Figures of Victory (Nike), often set on columns or pillars, from the archaic period on, celebrate successes, generally in war. See the classical Nike by Paionios at Olympia, and the Victory of Samothrace, Hellenistic, in other chapters here. Mythological scenes commonly appear as the sculptural decoration on temples and they generally reflect, in the Greek manner, on the career of the the deity involved, or the occasion for the dedication of the building. In the same spirit, some sculptural dedications in sanctuaries, depicting mythological events, reflect on mortal occasions. Thus, at Pergamon and Athens, scenes of the gods defeating giants reflect successes in Anatolia against the Gauls.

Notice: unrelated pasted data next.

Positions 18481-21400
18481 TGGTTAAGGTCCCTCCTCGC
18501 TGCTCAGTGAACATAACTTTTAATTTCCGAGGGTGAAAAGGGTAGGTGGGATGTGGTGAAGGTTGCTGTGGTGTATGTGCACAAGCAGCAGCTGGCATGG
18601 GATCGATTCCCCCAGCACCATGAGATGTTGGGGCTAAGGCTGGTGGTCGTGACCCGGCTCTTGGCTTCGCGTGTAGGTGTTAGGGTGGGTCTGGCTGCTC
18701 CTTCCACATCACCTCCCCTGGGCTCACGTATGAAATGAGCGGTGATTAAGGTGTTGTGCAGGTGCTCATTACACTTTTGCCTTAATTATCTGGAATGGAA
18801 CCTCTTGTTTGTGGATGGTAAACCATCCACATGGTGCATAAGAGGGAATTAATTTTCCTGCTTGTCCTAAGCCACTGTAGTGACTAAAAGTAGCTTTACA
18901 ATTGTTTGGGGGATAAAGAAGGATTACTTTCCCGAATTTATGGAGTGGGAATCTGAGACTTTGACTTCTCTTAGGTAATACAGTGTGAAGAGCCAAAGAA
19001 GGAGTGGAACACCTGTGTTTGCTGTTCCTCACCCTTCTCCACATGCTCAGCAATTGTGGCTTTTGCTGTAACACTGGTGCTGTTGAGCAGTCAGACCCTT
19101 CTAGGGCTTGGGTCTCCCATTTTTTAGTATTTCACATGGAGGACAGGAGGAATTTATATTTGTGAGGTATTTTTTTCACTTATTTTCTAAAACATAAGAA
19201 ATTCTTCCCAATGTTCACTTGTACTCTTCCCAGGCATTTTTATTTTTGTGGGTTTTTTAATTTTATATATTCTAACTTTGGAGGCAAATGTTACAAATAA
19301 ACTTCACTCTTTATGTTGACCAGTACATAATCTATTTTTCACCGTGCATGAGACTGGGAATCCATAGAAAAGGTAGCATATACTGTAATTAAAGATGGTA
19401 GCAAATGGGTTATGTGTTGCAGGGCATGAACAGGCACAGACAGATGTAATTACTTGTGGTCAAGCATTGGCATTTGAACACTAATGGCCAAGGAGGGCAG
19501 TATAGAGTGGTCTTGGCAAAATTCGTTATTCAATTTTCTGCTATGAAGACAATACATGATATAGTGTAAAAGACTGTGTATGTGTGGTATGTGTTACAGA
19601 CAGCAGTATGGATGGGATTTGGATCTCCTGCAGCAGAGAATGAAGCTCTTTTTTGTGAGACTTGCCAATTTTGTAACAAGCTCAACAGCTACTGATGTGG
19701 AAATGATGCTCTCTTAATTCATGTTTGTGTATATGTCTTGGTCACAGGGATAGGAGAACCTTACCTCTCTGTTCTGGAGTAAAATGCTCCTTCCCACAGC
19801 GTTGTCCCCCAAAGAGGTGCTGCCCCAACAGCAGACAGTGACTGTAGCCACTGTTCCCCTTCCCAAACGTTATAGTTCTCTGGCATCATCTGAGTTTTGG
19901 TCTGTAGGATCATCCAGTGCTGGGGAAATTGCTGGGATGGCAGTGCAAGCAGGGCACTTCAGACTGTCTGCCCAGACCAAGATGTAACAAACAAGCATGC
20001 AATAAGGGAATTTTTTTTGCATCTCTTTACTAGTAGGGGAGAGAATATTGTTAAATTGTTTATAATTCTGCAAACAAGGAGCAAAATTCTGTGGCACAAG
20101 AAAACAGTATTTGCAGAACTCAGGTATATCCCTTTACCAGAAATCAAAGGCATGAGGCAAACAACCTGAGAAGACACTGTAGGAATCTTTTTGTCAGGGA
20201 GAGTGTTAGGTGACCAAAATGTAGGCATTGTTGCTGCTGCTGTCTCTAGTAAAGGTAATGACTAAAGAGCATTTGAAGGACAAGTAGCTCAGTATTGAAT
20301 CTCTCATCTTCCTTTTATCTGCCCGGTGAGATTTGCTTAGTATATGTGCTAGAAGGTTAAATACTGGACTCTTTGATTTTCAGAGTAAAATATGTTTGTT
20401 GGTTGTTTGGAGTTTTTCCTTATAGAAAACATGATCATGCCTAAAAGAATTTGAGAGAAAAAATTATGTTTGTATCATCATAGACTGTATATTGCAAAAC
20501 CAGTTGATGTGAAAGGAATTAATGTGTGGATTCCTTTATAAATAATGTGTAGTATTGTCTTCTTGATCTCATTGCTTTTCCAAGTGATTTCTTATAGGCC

These are a speciality of the Hellenistic period and were much copied for the Romans. We seldom know their original setting and purpose but many were probably commemorative or votive, although some may simply have been designed for palatial decoration.
See the section on portraits. It was a Hellenistic trait to dedicate family groups of portrait figures, imaginative for ancestors, realistic for the living or recently dead. Equestrian portraits set on pillars were the model for several of Roman emperors in later years.